Mountain Retail Stores Become Showcase for Solar Energy
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Local Officials, Business Leaders to Gather for Groundbreaking Ceremony
e:mail: Public Affairs
Golden, Colo., June 7, 1999 A retail development owner who wants to set
an example is helping make possible a new showcase for energy efficient
buildings in the Colorado high country.
Ground will be broken June 9 on the BigHorn Home Improvement Center in
Silverthorne, which will boast a series of "firsts" for Colorado: the first
retail space to be completely daylit and the first retail space to use net
metering with Public Service Company.
The groundbreaking ceremony is scheduled for 11:15 a.m. in front of the
BigHorn Center at 1241 Blue River Parkway. Silverthorne town officials and
local business leaders are scheduled to attend.
The three-phase project used a "whole building" design concept to
incorporate active and passive solar energy systems and energy efficiency
strategies. The whole building concept refers to engineering a building's
envelope and its energy systemssuch as heating, air conditioning and
lightingto minimize energy consumption.
The retail development uses cutting edge technologies developed by the
Center for Buildings and Thermal Systems at the U.S. Department of Energy's
National Renewable Energy Laboratory (NREL).
Phases 1 and 2, completed last year, included Sears and an adjacent
flooring and carpet store. Phase 3, which incorporates the most NREL design
concepts, will include a building materials warehouse and a chain hardware
Phase 3 includes a photovoltaic (PV)-integrated standing-seam metal
roof, a transpired solar collector (solar wall), daylighting, energy
efficient windows and lighting, radiant heating and extra insulation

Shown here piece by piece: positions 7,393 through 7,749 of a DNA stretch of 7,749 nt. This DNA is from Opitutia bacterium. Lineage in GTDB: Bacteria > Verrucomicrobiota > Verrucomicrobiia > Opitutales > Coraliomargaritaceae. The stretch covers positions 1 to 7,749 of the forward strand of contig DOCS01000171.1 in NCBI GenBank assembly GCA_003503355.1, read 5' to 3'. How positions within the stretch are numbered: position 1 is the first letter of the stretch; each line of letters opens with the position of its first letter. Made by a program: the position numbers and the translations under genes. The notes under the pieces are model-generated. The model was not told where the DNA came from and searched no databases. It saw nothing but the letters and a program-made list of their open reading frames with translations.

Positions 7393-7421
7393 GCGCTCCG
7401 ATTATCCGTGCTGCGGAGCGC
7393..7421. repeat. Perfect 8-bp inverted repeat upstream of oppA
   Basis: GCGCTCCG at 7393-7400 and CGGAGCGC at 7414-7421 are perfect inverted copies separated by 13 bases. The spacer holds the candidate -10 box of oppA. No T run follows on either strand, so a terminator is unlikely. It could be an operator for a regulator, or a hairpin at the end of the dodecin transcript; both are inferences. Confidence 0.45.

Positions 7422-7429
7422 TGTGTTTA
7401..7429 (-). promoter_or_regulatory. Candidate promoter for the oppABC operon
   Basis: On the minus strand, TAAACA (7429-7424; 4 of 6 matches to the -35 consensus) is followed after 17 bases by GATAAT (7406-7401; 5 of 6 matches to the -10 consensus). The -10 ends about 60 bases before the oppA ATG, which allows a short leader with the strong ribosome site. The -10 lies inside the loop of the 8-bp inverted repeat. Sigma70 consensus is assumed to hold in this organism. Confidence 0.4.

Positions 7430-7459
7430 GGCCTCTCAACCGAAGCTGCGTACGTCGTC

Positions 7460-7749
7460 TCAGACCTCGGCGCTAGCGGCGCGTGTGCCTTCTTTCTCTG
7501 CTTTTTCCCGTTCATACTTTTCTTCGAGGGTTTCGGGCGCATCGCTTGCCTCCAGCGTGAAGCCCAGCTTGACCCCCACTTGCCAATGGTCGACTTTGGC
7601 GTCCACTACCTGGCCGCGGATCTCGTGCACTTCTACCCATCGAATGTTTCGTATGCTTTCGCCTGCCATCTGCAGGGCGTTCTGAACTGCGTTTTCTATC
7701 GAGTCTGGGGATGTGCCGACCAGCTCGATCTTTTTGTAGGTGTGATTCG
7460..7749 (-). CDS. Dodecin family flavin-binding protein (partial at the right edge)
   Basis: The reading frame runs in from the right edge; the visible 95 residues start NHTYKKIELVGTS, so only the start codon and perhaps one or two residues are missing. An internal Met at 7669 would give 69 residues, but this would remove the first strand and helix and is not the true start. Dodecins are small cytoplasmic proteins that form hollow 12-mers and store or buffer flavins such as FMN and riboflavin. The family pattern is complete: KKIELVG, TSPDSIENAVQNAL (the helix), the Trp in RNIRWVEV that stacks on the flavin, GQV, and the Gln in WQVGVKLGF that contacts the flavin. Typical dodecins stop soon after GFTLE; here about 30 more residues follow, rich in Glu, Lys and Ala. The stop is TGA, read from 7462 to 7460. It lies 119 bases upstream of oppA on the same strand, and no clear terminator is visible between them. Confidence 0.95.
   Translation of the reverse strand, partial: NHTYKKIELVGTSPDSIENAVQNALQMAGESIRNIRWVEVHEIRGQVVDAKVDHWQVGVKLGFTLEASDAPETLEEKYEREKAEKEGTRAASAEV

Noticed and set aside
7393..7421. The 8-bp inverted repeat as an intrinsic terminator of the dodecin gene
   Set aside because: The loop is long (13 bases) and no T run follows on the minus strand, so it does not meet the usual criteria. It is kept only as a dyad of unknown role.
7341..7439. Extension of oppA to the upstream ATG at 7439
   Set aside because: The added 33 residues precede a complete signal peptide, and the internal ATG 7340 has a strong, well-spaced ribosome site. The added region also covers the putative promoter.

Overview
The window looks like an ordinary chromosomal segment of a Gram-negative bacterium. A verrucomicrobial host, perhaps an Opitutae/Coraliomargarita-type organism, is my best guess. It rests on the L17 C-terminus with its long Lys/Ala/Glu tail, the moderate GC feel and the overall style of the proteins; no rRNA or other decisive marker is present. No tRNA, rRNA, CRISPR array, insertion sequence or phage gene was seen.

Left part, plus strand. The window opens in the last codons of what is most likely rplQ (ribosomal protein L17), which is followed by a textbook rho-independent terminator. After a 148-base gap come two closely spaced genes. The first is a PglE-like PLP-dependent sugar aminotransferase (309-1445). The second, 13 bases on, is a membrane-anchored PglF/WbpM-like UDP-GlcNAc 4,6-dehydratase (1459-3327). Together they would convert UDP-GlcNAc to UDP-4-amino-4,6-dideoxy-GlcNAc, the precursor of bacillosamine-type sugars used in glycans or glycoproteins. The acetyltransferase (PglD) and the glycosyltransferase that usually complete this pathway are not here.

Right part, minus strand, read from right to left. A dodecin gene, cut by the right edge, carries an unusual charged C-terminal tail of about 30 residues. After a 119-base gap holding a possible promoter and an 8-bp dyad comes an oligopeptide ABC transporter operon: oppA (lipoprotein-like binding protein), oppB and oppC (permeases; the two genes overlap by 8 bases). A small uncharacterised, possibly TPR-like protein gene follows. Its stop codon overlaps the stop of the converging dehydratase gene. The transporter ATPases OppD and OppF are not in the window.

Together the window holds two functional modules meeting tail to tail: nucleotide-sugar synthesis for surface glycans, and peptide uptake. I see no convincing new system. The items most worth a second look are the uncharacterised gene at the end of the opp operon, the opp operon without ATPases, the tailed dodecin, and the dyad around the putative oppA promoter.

throughout the development. Together they are expected to cut the center's
annual energy bill by about 25% compared to a building designed to meet
federal energy codes.
Net metering means that extra electricity produced by solar panels on
the roof and not used by the building will be fed back to the utility, with
credit given to the customer at the same rate as power purchased from the
utility. Daylighting uses natural light as a primary source of light during
daytime hours. The Bighorn Center's final design includes clerestory windows
for daylighting and a south-facing transpired solar collector, or solar
wall, for space heating.
Another first for the Bighorn Center is the use in a retail store of
dimmable ballasts in High Intensity Discharge (HID) lighting. Consistent
lighting levels will be maintained as the lights automatically dim or grow
brighter based on sensor readings inside the building. Ordinary ballasts
keep lighting at a constant brightness - the lights are either fully on or
Dimmable ballasts coupled with daylighting are expected to reduce the
building's electrical lighting consumption by 45%, thereby reducing overall
energy use and saving money.
While innovative electric lighting and daylighting may seem like
obvious components in a passive solar building, NREL senior research
engineer Sheila Hayter explained that their use in a retail store is
considered a bold move by the owner, who needs to guarantee his merchandise
is consistently well lit for customers.
"If things aren't well lit people won't shop in their store," she said.
The BigHorn Center's materials warehouse and hardware store also will
sell energy efficient building products including some used in the Center's
construction. NREL will continue research efforts on the building through
monitoring and evaluation of the technologies.